Fuzzy Economic Production Quantity Model for Weibull Deteriorating Items with Ramp Type of Demand

Fuzzy Economic Production Quantity Model for Weibull Deteriorating Items with Ramp Type of Demand

R. Uthayakumar (Gandhigram Rural University, India) and M. Valliathal (Chikkaiah Naicker College, India)
Copyright: © 2011 |Pages: 36
DOI: 10.4018/jsds.2011070104
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This paper discusses an Economic Production Quantity model for Weibull deteriorating items over an infinite time horizon under fuzzy environment. Fuzziness is introduced by allowing the cost components such as setup cost, production cost, holding cost, shortage cost and opportunity cost due to lost sales to certain extent. Triangular fuzzy numbers are used to represent the mentioned costs. Optimum policies of the described models under fuzzy costs are derived. The proposed model can be extended in several ways. For instance, the deterministic demand function to stochastic fluctuating demand patterns could be considered. The model could also be generalized to allow for quantity discounts, as well as permissible delay in payments.
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1. Introduction

For high tech products and fashionable commodities with short product life cycle, the willingness of the customer to wait for backlogging during a shortage period diminishes with the length of the waiting time. It has been assumed that the shortages in the inventory system are either completely backlogged or totally lost. However, it is reasonable to characterize that the longer the waiting for the next replenishment, the smaller the backlogging rate would be for many products with growing sales. The backlogging rate can be modelled on taking into account customer’s behaviour. Recent researches in this field include San José et al. (2006), Wu et al. (2006), Ouyang et al. (2006a, 2006b), Manna et al. (2007), Chern et al. (2008), Halim et al. (2008), Chung (2009), Skouri et al. (2009), and Manna et al. (2009).

Demand is the most important component of an inventory system. Inventories are kept so that demands may be met, orders filled, requirements satisfied. Inventory problems exist because there are demands; otherwise, we have no inventory problems. For long, inventory models have dealt with the case that demand is constant. Constant demands take place in the fully developed stage of the item. In practical life it is not possible. Demand of goods may vary with time or price or even with the instantaneous level of inventory displayed in a supermarket.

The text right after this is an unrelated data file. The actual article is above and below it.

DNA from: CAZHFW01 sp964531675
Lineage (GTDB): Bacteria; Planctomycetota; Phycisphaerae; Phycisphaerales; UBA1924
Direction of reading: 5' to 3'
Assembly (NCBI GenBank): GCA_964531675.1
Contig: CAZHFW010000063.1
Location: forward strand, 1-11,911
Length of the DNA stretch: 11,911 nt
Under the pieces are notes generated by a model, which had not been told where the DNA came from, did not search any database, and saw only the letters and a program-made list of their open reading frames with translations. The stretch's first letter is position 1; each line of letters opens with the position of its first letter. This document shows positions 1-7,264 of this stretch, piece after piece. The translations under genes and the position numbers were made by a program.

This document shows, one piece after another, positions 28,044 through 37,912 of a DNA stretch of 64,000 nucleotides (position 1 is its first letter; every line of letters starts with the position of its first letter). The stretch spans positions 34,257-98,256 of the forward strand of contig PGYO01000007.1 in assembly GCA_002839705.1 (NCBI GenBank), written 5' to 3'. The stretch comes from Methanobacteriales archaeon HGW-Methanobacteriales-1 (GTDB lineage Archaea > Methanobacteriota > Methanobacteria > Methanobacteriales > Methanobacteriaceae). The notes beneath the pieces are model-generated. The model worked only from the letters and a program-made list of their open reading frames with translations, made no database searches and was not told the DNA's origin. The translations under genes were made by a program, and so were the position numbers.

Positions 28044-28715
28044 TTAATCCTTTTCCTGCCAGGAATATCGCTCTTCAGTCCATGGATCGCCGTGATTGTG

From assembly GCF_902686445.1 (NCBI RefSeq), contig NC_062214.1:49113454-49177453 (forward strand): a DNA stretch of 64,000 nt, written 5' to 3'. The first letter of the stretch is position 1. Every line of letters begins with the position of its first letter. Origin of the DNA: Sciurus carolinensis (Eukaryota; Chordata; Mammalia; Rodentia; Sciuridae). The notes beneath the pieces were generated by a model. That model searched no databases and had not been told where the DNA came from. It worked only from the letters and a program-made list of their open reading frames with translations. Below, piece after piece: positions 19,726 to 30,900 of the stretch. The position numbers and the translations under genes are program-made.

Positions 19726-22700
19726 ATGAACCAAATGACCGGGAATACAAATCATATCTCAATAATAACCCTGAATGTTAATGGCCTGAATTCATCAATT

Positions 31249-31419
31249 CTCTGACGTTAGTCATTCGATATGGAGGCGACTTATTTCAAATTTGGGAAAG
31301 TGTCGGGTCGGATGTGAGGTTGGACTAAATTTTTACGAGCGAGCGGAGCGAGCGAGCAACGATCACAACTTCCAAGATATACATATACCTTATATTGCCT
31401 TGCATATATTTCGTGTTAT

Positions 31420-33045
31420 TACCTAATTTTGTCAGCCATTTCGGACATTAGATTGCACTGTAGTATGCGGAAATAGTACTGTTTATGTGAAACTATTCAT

In reality, there are many situations where the demand rate depends on time. In the marketplace it is observed that the demand for inventory items increases with time in the growth phase, and decreases in the decline phase. The demand of some items, especially seasonable products like seasonable garments, shoes, etc. is low at the beginning of the season and increases as the season progresses, i.e. it changes with time. Hence, researchers commonly use a time-varying demand pattern to reflect sales in different phases of product life cycle. Silver and Meal (1973) published a lot-size model taking time-varying demand. Since then, several researchers have studied deteriorating inventory models with time varying demand under variety of modelling assumptions. After that Donaldson (1977), Bhunia and Maiti (1998), Chang and Dye (1999), Wee and Wang (1999), Zhao et al. (2001), Skouri and Papachristos (2003) and others developed their inventory models with dynamic demand.

We know that the items stored in the inventory are generally subject to deterioration. Commonly, inventory models deal with non-deteriorating items (i.e., items which never deteriorate) and instantaneous deteriorating items (i.e., as soon as they enter the inventory they are subject to deterioration). Some items gain more quality during their storage period known as ameliorating items.

Existing inventory models have dealt with the case that demand is either a constant or a monotonic function. Constant demands take place in the fully developed stage of the item and monotonic in the beginning or last stage of the cycle of life. In practical life it is not possible. The demands of fashionable goods increase up to a certain level and after that the demand becomes steady. Such type of demand functions are known as ramp type of demand. We know that demand is not always a monotonic function (i.e., items like fashionable goods) over a planning period and after a particular time it becomes steady. Researchers related to this field are Manna and Chaudhuri (2006), Panda et al. (2008), Mahata and Goswami (2009a), etc.

Here, it is considered that a manufacturer who produces and sells a single product over an infinite (or finite) time horizon faces a ramp-type of demand. Shortages are allowed and partially backlogged. The objective is to obtain the optimal policies that minimize the total cost. Comparative analysis between the models with partial backlogging rate and the models with completely backlogging rate through numerical results are made.

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